A snapshot of Canada's medical imaging inventory
Apr 18, 2017, 00:05 ET
OTTAWA, April 18, 2017 /CNW/ - A grainy picture is not usually a thing of beauty. Artists might argue, but radiologists and health care decision-makers are among those likely to agree. That's why CADTH wants the best possible resolution for its upcoming Canadian Medical Imaging Inventory (CMII) and is encouraging the completion of a survey it sent out today to public and private health care administrators across Canada.
"We are in the business of providing the clearest possible picture of Canada's health technology landscape by using evidence, analysis, and data," said Dr. Brian O'Rourke, President and CEO of CADTH. "We want the CMII to provide high-quality information that supports excellent decisions about Canada's medical imaging equipment and hope for a high response rate to the survey."
Every two years, CADTH takes stock of Canada's medical imaging equipment in order to better understand what equipment exists and how it is used. The CMII survey is intended to be completed by administrators of health care facilities that operate specialized imaging technology — specifically CT, MRI, SPECT, SPECT-CT, PET, PET-CT, and PET-MRI.
"We are very glad CADTH has made it a priority to maintain the CMII," said Dr. William Miller, President of the Canadian Association of Radiologists Board of Directors. "The inventory is critical for health care decision-makers to understand what is being used well and to plan reasonably as old technologies become liabilities and new technologies offer opportunities."
For example, some newer machines provide better quality images in a fraction of the time, or can track actual radiation dosage. These improvements clearly represent a benefit to patients, in terms of both service and radiation exposure. Reduced imaging times also provide opportunities to see more patients or reallocate operating resources to relieve pressures elsewhere in the system.
CADTH is asking anyone with a role in Canada's specialized medical imaging sector to work with their organizations to ensure that the equipment they use and know about is accurately reflected in the inventory — so CMII's snapshot will have high resolution and emerge as a thing of beauty that is highly relevant to Canada's health care system.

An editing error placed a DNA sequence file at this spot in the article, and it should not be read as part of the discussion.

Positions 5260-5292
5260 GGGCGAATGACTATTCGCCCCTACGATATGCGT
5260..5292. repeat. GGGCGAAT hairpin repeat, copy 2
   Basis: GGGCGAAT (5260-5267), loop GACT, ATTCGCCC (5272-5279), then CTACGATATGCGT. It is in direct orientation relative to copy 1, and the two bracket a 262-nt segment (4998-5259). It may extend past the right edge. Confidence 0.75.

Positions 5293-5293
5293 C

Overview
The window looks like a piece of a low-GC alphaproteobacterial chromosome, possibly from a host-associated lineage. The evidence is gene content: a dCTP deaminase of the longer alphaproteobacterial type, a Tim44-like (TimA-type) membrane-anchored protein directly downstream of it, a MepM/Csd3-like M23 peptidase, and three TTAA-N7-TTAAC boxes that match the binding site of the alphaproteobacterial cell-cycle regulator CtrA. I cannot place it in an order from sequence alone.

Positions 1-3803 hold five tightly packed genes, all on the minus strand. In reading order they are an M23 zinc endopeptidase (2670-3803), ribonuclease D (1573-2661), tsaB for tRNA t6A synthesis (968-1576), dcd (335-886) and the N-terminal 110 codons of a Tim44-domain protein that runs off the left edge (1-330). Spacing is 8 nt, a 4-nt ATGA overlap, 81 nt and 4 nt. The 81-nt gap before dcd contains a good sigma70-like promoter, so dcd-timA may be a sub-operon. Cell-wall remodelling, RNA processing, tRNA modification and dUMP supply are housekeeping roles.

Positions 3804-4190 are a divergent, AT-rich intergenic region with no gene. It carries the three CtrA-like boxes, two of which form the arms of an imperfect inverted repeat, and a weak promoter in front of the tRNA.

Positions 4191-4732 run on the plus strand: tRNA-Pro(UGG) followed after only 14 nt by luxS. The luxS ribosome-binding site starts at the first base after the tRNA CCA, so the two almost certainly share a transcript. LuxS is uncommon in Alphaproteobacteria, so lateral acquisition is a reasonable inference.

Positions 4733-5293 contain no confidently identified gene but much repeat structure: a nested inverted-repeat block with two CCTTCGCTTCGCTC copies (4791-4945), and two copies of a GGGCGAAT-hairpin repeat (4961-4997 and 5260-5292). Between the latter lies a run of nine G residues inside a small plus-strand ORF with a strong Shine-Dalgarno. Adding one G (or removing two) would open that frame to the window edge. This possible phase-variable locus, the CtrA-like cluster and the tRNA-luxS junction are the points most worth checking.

The CMII survey gathers information about the actual equipment in use: its age, location, and technical characteristics. This allows for planning related to:
- when equipment might be replaced, upgraded, or refurbished
- where equipment might be needed
- mobile equipment and its deployment.
The survey also gathers information about usage, which gives decision-makers a picture of:
- the hospitals providing 24-hour and weekend services
- the potential life expectancy of equipment based on its use
- whether existing equipment can be used better
- options for managing wait-time targets, by redirecting patients to underused sites.
CADTH has sent the CMII survey to health care administrators across Canada, with a submission deadline of May 29, 2017. CADTH will then validate the information received and analyze data. The 2017 CMII will be made available in early 2018.
To participate in the survey, visit www.cadth.ca/CMII.
CADTH is an independent, not-for-profit organization responsible for providing Canada's health care decision-makers with objective evidence to help make informed decisions about the optimal use of drugs and medical devices in our health care system. CADTH receives funding from Canada's federal, provincial, and territorial governments, with the exception of Quebec.
SOURCE Canadian Agency for Drugs and Technologies in Health (CADTH)
For further information: Media Contact: Andrea Tiwari, Communications Officer, CADTH, 613 226 2553 ext. 1247, [email protected]
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